To close out Cat Power Appreciation Week on the Hobart blog, and to continue our discussion of writing and popular music, here is a link to a New Yorker podcast with Paul Muldoon, the magazine's poetry editor and a professor of English at Princeton. Muldoon talks about the convergent roles of writers and readers and says that one hallmark of any decent piece of writing is that it becomes clear by the end of the piece that the writer did not know, at the beginning, exactly where he or she would end up.
(That's certainly a quality of most of my posts on this blog. Whether that makes them great achievements in writing is another question.)
Muldoon also describes the enduring popularity of the aaba poetic shape of rock songs(verse chorus, verse chorus, bridge, verse chorus), and reports that for his money the most clever wordplay in contemporary music can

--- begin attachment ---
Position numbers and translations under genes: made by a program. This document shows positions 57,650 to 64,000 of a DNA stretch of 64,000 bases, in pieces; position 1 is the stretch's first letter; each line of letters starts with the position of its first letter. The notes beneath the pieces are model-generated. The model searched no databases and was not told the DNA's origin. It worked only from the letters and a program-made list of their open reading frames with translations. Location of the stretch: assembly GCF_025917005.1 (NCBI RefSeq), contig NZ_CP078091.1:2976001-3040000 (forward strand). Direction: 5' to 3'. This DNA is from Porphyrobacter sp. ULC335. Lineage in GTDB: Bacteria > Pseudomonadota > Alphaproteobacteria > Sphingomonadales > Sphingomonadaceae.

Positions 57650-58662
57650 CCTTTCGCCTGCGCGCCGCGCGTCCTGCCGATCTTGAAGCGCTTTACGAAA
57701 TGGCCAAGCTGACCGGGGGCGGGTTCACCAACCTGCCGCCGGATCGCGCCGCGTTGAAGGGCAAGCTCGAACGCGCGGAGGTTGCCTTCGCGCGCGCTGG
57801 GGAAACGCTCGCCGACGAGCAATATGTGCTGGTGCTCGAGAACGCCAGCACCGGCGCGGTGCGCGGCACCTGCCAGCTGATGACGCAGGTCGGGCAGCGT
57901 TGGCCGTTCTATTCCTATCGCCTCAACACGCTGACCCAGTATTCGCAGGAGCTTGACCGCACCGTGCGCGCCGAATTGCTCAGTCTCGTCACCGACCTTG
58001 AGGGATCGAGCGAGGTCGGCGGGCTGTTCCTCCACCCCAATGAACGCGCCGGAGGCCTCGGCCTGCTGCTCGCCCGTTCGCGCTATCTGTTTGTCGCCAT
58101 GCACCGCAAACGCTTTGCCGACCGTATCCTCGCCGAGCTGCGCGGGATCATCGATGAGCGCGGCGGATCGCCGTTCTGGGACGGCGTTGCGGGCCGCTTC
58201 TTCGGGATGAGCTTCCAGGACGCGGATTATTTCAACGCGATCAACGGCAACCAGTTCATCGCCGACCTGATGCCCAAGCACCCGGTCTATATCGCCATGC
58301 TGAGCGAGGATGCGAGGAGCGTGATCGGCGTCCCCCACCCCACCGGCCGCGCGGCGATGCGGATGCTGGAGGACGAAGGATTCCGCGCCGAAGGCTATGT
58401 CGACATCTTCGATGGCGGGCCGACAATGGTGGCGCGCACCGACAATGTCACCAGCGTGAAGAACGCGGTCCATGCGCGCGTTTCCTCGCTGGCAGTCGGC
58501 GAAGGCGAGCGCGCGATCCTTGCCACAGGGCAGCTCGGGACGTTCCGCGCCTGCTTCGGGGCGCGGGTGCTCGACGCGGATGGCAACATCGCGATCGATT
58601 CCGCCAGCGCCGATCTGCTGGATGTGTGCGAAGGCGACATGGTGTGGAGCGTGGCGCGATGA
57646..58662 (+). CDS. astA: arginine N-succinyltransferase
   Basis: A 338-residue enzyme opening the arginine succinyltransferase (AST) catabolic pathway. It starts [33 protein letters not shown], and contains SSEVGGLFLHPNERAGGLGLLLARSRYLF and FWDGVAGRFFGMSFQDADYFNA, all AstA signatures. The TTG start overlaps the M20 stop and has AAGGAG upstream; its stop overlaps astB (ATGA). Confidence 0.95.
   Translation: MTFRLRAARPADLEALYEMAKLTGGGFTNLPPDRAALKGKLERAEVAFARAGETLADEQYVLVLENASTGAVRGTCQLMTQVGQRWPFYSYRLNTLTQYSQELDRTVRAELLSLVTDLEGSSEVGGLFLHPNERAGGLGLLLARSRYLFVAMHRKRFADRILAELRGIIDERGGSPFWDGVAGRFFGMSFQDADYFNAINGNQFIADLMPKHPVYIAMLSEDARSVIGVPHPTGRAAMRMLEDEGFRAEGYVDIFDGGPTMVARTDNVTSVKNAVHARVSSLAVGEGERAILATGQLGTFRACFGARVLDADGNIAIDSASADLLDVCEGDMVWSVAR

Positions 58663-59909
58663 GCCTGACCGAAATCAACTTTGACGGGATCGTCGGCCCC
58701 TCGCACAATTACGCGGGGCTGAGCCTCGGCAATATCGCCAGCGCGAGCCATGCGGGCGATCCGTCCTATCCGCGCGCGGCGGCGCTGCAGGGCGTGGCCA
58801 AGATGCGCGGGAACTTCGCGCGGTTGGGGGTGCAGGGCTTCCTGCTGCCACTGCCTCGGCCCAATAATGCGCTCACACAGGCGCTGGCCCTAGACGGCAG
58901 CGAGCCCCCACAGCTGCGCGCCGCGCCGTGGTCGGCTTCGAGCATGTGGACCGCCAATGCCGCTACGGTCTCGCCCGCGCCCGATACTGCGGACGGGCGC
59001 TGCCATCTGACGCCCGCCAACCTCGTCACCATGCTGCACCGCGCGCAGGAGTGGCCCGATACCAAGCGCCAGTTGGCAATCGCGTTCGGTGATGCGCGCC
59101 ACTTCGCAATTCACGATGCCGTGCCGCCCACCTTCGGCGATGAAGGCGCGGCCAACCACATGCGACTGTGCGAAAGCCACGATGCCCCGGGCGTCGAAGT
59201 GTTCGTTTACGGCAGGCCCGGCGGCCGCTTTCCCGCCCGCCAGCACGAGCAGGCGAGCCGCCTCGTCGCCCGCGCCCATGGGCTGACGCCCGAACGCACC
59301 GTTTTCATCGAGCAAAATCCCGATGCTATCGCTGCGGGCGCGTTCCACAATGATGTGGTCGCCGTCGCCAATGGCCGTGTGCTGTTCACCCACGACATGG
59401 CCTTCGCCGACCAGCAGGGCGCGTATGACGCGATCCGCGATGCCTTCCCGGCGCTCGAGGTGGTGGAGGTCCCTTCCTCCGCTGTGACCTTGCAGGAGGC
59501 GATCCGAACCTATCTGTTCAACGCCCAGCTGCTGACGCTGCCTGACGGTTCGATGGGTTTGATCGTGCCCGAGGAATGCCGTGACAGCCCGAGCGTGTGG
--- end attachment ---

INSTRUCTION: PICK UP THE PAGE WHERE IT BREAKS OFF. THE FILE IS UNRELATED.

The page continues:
be found in the hip-hop and country aisles. (This makes me want to mention the Tupac song "Changes," which isn't
available on Itunes but is
downloadable from Amazon, and is worth checking out if you've never
heard it, not because it is clever, necessarily, although it is, but because it is powerful.)
The greatest surprise in the interview is Muldoon's revelation that, in yet another sideline, he plays rhythm guitar in, and writes the lyrics for, the garage band Rackett, which plays around New York and New Jersey.
Which makes me think that someone ought to put Billy Collins' poetry to music. Wouldn't Collins' poetry, which is accessible, simple, but also whimsical and clever, be perfect for a rock song? Why has no one tried to do this?
Like we said above, we didn't know exactly where we were going, but here we are. If anyone has ever put a Billy Collins poem to music, by all means let us know.
(cartoon image of Rackett taken from the band's website www.rackett.org)